When you know Mary “Mac” Gonzalez, you’ll understand the phrase “age is just a number.” She’s 82 years old, but high spirited and full of life. She met her husband when she was 17 years old and got married in 1953. Her husband bought their house on Old Malibu Road for $2,700 in 1949. They have four children and eight grandchildren. She became a widow in 1983 when she saw her husband tragically fall from the roof of their home on her 50th birthday. “You never get over it, but you get through it if you believe in a higher power,” Gonzalez shared.
Gonzalez regularly participates in tai chi and other exercise programs at the Senior Center. She loves gardening and is part of the Malibu Garden Club. Gonzalez was voted to be part of a friendly contest in Malibu in the ’40s and won.
The Malibu Times got a chance to sit down with the woman who started the first recycling center in California in the 1950s in Malibu.
You are responsible for getting the street name changed to Webb Way? What prompted you to do that?
When Pepperdine came and the road changed, they called it Trauts. It didn’t mean anything; it was just Stuart spelled backwards. So I started a petition and asked the community to sign it. Bill Webb had just passed away and was a great man in the community who knew how to work with children. Everybody knew Bill and it was very easy to get signatures for the petition. Webb Way has a rhythmic sound to it too. Back then, when you were the first person to build a house on the street, you could name it after yourself.
You’ve been involved with Our Lady of Malibu for quite some time. What do you do?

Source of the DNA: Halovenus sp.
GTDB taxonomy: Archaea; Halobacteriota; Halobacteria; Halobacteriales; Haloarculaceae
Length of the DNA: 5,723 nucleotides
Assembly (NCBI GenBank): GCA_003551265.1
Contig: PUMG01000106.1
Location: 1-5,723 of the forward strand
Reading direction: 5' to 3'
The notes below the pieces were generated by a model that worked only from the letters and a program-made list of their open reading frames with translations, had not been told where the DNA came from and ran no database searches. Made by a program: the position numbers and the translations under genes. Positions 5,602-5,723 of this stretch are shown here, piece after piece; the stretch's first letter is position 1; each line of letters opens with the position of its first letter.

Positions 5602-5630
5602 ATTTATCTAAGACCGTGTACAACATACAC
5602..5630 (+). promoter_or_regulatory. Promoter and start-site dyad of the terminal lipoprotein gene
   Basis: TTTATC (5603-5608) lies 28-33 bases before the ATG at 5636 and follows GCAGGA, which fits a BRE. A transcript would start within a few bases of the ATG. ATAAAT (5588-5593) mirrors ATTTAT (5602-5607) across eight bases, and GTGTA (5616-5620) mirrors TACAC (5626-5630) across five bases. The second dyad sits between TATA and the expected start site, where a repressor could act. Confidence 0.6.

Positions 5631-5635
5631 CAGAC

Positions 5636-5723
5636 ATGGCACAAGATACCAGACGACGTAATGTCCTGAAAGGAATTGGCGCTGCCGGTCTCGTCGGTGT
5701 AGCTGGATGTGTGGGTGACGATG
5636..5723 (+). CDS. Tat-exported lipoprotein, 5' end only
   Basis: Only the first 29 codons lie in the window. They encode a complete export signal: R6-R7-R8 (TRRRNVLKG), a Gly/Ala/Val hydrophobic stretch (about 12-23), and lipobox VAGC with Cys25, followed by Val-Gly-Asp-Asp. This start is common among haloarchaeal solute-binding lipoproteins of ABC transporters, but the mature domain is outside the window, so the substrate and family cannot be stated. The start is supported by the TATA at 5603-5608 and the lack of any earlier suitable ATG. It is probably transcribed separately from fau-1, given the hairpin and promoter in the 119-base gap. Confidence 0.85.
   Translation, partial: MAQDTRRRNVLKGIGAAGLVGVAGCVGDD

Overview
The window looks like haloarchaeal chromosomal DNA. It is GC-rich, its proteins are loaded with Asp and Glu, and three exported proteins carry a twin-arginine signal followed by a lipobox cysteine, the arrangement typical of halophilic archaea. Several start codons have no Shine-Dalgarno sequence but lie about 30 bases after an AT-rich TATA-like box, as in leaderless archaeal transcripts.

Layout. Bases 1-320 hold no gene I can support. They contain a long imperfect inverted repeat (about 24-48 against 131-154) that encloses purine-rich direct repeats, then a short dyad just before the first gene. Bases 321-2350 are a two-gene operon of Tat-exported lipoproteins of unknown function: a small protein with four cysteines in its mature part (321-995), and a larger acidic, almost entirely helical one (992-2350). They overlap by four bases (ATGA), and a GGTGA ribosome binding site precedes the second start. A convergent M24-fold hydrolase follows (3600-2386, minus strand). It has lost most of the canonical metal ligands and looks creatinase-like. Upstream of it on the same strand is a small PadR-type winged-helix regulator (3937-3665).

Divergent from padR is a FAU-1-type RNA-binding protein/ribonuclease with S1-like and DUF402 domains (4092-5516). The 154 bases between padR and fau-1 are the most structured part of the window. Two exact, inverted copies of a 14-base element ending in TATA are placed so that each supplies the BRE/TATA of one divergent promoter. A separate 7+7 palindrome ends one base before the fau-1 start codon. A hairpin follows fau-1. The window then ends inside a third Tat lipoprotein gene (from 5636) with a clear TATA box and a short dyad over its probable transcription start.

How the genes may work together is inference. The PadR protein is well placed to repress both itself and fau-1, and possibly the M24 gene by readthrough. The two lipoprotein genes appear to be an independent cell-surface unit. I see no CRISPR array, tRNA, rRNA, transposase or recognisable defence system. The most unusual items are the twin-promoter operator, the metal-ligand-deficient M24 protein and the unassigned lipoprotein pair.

My husband was the first lector there. We were very active. It was a small church and small congregation. When we first moved here it wasn’t there; we used to go to Topanga. We have a mission in Mexico and we pack food and take it there. I really love that and still do it.
You regularly visit the downtown jails and hospitals to visit with people who suffer from alcoholism and addiction. Why do you choose to do that? What have you learned from the experience?
I go with a group and we take information about sobriety. I’ve been doing it for about 10 years now. It makes me happy and it feels like we’re doing something. I’ve learned how fortunate we are and how we need to be more kind and compassionate.
If you could give one message to the Malibu City Council what would it be and why?
It would have something to do with the homeless — especially during storms. I wish there was some way we could do more for the less fortunate. I know there are groups that are doing things, but if there were a way to do something as a community, it would be great.
What is your favorite thing about Malibu?
You’ve lived in Malibu for quite some time, how have you seen it change over the years? If you could change one thing about Malibu what would it be and why?
More grumpy people. They get road rage and so much more. I’d change the grumpy people.
How was it having your portrait painted by Johanna Spinks?
It was delightful. An experience that was magical. I love her.